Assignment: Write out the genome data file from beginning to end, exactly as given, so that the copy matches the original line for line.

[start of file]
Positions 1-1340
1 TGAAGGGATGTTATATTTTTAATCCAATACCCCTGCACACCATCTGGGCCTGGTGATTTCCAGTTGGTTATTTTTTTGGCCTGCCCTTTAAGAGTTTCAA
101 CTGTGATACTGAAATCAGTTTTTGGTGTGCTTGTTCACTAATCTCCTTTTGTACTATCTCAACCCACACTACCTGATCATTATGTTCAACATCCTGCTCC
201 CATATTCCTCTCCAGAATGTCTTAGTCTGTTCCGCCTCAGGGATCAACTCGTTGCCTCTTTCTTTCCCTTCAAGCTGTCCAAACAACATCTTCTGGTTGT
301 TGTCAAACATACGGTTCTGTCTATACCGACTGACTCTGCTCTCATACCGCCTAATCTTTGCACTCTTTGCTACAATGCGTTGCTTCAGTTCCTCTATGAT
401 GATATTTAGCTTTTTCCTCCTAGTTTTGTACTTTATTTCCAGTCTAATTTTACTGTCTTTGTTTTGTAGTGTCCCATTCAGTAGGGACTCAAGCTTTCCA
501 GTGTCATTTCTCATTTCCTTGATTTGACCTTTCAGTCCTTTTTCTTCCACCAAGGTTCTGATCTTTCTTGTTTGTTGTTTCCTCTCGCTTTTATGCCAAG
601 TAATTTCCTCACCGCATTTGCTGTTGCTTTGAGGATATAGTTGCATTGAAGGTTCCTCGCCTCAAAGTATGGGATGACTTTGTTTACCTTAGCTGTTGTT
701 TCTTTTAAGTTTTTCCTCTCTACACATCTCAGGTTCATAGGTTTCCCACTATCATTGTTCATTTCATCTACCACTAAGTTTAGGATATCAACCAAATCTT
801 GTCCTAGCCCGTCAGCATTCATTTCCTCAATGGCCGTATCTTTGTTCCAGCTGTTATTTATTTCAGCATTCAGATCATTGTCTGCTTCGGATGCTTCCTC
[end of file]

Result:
Positions 1-1340
1 TGAAGGGATGTTATATTTTTAATCCAATACCCCTGCACACCATCTGGGCCTGGTGATTTCCAGTTGGTTATTTTTTTGGCCTGCCCTTTAAGAGTTTCAA
101 CTGTGATACTGAAATCAGTTTTTGGTGTGCTTGTTCACTAATCTCCTTTTGTACTATCTCAACCCACACTACCTGATCATTATGTTCAACATCCTGCTCC
201 CATATTCCTCTCCAGAATGTCTTAGTCTGTTCCGCCTCAGGGATCAACTCGTTGCCTCTTTCTTTCCCTTCAAGCTGTCCAAACAACATCTTCTGGTTGT
301 TGTCAAACATACGGTTCTGTCTATACCGACTGACTCTGCTCTCATACCGCCTAATCTTTGCACTCTTTGCTACAATGCGTTGCTTCAGTTCCTCTATGAT
401 GATATTTAGCTTTTTCCTCCTAGTTTTGTACTTTATTTCCAGTCTAATTTTACTGTCTTTGTTTTGTAGTGTCCCATTCAGTAGGGACTCAAGCTTTCCA
501 GTGTCATTTCTCATTTCCTTGATTTGACCTTTCAGTCCTTTTTCTTCCACCAAGGTTCTGATCTTTCTTGTTTGTTGTTTCCTCTCGCTTTTATGCCAAG
601 TAATTTCCTCACCGCATTTGCTGTTGCTTTGAGGATATAGTTGCATTGAAGGTTCCTCGCCTCAAAGTATGGGATGACTTTGTTTACCTTAGCTGTTGTT
701 TCTTTTAAGTTTTTCCTCTCTACACATCTCAGGTTCATAGGTTTCCCACTATCATTGTTCATTTCATCTACCACTAAGTTTAGGATATCAACCAAATCTT
801 GTCCTAGCCCGTCAGCATTCATTTCCTCAATGGCCGTATCTTTGTTCCAGCTGTTATTTATTTCAGCATTCAGATCATTGTCTGCTTCGGATGCTTCCTC